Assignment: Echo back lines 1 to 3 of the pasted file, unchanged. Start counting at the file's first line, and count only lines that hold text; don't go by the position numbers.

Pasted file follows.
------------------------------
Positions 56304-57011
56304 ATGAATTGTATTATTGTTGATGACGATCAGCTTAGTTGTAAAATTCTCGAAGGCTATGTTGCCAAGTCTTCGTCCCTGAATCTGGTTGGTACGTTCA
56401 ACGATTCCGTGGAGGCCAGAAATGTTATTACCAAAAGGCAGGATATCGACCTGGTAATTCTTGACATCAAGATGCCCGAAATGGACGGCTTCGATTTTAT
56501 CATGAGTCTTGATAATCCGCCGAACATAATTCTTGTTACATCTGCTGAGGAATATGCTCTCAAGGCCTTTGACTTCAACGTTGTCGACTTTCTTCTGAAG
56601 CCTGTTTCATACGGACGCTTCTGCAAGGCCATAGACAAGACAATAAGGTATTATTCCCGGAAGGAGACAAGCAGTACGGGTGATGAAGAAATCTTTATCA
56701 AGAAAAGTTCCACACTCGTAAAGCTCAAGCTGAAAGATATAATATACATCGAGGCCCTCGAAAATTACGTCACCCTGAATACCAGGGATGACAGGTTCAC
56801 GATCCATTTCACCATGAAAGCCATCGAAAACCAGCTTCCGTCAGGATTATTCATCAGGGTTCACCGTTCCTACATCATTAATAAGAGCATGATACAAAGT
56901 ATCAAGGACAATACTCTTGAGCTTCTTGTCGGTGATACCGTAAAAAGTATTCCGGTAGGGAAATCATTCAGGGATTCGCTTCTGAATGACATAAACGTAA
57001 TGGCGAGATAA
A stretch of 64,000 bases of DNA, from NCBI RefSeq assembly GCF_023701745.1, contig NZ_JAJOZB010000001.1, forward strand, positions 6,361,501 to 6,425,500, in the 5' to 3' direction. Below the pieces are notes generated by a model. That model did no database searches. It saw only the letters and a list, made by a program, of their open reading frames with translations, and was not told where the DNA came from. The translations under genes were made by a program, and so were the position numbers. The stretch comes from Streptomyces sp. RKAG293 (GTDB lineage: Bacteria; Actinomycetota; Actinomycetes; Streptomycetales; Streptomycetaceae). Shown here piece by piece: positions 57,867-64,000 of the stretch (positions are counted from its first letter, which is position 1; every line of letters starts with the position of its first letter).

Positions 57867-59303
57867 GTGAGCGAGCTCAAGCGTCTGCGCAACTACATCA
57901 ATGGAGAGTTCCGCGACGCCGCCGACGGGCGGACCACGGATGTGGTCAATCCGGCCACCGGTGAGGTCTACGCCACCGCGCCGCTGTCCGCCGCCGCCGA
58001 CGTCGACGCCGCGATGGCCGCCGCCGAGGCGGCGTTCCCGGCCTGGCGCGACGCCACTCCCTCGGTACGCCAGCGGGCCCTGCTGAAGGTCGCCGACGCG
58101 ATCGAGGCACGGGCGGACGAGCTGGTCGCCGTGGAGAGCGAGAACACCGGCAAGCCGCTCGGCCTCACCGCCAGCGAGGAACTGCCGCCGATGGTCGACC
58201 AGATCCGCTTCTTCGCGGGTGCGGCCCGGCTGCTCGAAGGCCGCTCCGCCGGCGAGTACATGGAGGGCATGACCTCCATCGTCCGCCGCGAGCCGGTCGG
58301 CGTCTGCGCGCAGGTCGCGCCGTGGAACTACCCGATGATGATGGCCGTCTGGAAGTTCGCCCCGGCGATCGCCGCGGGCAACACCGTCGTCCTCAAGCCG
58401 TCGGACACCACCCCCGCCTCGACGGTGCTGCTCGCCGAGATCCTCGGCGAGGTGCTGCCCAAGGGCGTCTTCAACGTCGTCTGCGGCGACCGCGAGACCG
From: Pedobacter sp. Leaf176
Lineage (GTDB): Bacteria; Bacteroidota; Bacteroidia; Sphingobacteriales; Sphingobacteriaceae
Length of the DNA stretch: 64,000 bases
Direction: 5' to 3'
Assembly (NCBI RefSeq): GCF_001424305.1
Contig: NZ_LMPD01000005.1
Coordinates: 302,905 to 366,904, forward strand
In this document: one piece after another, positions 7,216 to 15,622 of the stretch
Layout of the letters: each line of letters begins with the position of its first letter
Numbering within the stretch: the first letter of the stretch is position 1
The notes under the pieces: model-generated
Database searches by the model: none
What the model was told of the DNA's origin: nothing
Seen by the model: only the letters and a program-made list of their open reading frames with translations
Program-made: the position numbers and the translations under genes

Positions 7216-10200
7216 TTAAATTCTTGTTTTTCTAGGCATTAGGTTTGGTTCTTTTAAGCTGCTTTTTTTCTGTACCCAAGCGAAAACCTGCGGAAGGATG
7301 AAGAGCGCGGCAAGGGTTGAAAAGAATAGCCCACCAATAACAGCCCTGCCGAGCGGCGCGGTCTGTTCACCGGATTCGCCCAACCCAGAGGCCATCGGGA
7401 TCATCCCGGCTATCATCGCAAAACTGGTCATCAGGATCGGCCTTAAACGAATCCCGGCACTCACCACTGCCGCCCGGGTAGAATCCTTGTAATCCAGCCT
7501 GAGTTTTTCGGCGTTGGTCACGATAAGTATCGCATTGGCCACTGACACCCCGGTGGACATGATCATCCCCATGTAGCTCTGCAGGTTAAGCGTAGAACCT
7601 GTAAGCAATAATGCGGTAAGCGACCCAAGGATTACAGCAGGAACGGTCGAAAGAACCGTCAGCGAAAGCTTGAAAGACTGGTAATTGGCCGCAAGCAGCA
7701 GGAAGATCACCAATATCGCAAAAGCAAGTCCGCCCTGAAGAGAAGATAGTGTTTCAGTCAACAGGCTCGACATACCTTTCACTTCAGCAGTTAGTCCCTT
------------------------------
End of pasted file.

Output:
Positions 56304-57011
56304 ATGAATTGTATTATTGTTGATGACGATCAGCTTAGTTGTAAAATTCTCGAAGGCTATGTTGCCAAGTCTTCGTCCCTGAATCTGGTTGGTACGTTCA
56401 ACGATTCCGTGGAGGCCAGAAATGTTATTACCAAAAGGCAGGATATCGACCTGGTAATTCTTGACATCAAGATGCCCGAAATGGACGGCTTCGATTTTAT